Rock in a Hard Place

For South Florida's independent concert promoters, bringing cool music to town can be a losing proposition

"Come on. Come on," Grant Hall hissed through clenched teeth, to no one in particular. On a warm Friday night in mid-May of last year, Hall stood outside FU*BAR, a now-defunct club on Cypress Creek Boulevard in Fort Lauderdale, scanning the street for potential customers. His hangdog, bespectacled visage tracked each car as it neared the strip-mall parking lot in front of the club, as he hoped against hope that each would pull in and disgorge a load of music-loving hipsters with at least $8 in their pockets. Few cars answered his entreaty.

Hall is a self-employed concert promoter; that night, like many other nights before and since, had him wondering if he's in the right business. After weeks of research, cajoling, and negotiating, he managed to book Alejandro Escovedo at FU*BAR -- a major coup. While far from a household name, Escovedo is a critics' darling, an obscure but remarkable treasure whose blend of whiskey-soaked Americana still shows its dark punk roots from time to time. True to form, music writers from The Herald, the Sun-Sentinel, City Link, and New Times all penned glowing stories promoting the show.

So where was everyone?

It was 9 p.m. already; while the club held about 250 people comfortably, fewer than 60 were rattling around inside. As a black-clad alterna-couple ambled up, Hall perked up a bit on his stool at the club's entrance.

"Eight bucks," he muttered. He took their cash and stamped their wrists; the gut-bucket baritone of the warm-up act, local singer-songwriter Raiford Starke, blasted out of the club for a few seconds as the pair entered. Adding the cash to his all-too-skimpy wad of bills, Hall counted silently. For a moment his eyeballs rolled skyward like the analog digits on an old adding machine as his mind flipped through calculations.

On a slow night like this one, crunching the numbers is an agonizing process; problem is, when business is this slow, there's not much else to do. Seeming to hide underneath a baseball cap and his dishwater-blond hair, Hall added another $16 to the formula -- which included the amount of money he would pay the performers, the sound engineer, and the club -- and did the math. Somewhere in there lay the magic number, like the friction point on a manual transmission, at which he could stop paying other people and start paying himself.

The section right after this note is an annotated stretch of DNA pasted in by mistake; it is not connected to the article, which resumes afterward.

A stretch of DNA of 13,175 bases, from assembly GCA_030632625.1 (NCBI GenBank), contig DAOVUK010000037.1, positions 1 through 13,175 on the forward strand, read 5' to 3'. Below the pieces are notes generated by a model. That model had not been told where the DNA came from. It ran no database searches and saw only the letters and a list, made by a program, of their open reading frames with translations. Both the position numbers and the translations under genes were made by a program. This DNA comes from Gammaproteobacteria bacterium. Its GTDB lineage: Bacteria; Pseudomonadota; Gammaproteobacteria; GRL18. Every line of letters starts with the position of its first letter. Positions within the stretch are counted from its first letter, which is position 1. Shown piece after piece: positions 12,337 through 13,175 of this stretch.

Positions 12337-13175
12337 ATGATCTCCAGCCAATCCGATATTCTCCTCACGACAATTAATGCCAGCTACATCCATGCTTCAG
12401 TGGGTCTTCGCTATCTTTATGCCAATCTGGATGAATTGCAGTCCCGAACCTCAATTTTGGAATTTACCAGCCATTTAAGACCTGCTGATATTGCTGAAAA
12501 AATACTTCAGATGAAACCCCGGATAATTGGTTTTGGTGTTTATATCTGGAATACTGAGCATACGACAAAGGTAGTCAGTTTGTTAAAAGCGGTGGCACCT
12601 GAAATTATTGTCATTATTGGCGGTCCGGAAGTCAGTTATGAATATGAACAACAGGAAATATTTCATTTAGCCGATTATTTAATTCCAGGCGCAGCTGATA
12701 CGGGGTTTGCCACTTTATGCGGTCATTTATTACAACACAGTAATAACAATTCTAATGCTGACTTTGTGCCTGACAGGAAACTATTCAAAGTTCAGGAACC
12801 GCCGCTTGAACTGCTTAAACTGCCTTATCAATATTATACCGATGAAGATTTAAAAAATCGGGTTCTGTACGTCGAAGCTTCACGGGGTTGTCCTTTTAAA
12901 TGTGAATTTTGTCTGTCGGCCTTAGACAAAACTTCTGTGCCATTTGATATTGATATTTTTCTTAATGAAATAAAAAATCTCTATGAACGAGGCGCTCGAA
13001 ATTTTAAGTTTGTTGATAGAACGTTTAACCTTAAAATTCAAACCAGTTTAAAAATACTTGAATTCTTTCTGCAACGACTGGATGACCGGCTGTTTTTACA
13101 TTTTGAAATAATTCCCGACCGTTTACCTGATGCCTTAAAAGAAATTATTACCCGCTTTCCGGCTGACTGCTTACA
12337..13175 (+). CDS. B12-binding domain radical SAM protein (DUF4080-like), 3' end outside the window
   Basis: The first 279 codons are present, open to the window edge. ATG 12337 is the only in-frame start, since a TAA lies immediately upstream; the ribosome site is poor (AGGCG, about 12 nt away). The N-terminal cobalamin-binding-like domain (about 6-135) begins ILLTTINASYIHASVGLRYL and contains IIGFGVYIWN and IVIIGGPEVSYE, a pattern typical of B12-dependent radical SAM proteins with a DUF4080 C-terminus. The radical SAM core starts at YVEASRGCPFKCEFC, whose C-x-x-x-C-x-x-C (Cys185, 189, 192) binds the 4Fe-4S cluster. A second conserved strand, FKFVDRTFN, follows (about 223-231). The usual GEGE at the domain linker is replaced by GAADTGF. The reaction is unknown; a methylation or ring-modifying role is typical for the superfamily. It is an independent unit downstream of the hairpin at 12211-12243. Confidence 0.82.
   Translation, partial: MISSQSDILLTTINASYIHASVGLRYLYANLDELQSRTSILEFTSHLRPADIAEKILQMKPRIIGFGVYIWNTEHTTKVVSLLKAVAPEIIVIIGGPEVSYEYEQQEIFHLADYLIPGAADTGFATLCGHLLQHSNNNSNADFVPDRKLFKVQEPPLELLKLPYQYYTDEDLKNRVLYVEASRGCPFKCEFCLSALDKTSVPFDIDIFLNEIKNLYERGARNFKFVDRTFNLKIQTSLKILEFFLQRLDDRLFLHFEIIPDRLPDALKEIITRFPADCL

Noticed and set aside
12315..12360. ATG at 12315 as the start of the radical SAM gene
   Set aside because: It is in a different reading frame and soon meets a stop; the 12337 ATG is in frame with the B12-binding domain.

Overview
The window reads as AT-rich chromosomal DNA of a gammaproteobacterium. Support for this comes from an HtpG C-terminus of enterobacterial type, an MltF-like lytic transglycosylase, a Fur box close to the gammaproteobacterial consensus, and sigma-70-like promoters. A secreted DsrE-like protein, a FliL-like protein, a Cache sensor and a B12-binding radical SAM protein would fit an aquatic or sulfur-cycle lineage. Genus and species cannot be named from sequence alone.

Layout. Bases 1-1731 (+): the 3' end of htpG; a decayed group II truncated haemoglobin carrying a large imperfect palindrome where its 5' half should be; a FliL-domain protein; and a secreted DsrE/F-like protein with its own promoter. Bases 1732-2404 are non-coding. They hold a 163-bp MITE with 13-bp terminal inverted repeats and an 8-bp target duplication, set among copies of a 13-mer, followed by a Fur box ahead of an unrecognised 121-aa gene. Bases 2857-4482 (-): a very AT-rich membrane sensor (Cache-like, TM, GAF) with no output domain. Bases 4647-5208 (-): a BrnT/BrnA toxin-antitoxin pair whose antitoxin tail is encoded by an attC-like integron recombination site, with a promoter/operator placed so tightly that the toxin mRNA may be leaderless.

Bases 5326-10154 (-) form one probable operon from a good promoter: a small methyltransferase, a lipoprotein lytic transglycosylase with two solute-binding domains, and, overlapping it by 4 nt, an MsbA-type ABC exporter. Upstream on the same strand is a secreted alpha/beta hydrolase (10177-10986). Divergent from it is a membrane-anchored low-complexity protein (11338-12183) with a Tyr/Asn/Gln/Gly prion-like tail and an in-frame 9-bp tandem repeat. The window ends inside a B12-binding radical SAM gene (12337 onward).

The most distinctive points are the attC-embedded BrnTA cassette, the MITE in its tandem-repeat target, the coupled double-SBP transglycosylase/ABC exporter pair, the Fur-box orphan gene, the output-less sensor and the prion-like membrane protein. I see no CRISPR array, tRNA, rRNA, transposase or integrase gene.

The look on his face told the story: He wasn't there yet.

"It's got to do better than this," he seethed. "This is ridiculous. Geez, it's a Friday night!"

Another trendy man and woman in their mid-thirties ambled up to Hall.

"Eight bucks," Hall intoned.

"I should be on the list," replied the young man, trying to catch a peek at the guest list in Hall's hand. The promoter scanned the sheet, locating the guy's name on the band's list, which meant that Escovedo's record company would reimburse Hall for comping them. He happily admitted two more paying customers to the barely lit confines of FU*BAR.

A few more fans began to trickle in behind them. Two here, three there, a lone pale dude in a trench coat after that. Then three folks walked up and asked Hall to locate them on his guest list. Flipping through the pages on his clipboard, he scratched off the young man's name, wincing visibly. The guy worked for one of the newspapers that had just run a glowing preview of tonight's show. This crew wasn't on the band's guest list; admitting them was Hall's gesture of goodwill toward a supportive journalist. Even so, the $24 the trio didn't pay hurt like a swift kick in the wallet.

By the time Escovedo tore into the shotgun confessional of "I Was Drunk" around 10 p.m., only about 90 indie-rock fans, oddity seekers, and altrock intellectuals had congregated to help him celebrate his country-punk blues. His everyone-in-the-house sing-along of Mott the Hoople's "All the Young Dudes" utterly won over the crowd, starting them on a 90-minute journey of love, loss, longing, and liquor.

It was hard to imagine that there weren't more sonic connoisseurs in the tricounty area who would have gladly paid $8 to witness Escovedo pulling his ensemble (including a cellist) off the stage and onto the main floor for a tear-streaked finale. Just before doing so, the singer had called to the bartender, ordering a round of shots for himself and his band. In most of the interviews written following the release of his most recent album, Bourbonitis Blues, Escovedo had mentioned that he'd recently sworn off the bottle. Did our town drive him to drink?

After the show Hall looked ready to consume a round of shots himself -- with a Dilaudid chaser. "About 80 paid," he sighed. "I lost money."

That phrase has become a refrain -- or even a professional eulogy -- for the few hardy individuals who have ventured into the minefield of live-music promotion. The problem may be geography. Or a lack of adventurous music fans. Or the dearth of college radio stations. Or unscrupulous promoters hand-in-hand with substandard venues. Or a combination of all of the above. Whatever the reason, South Florida lags far behind the rest of the nation when it comes to luring touring rock bands, and as the consolidation of megapromoters increases (along with ticket prices), risk-taking decreases and smaller, less-profitable shows slip through the cracks.

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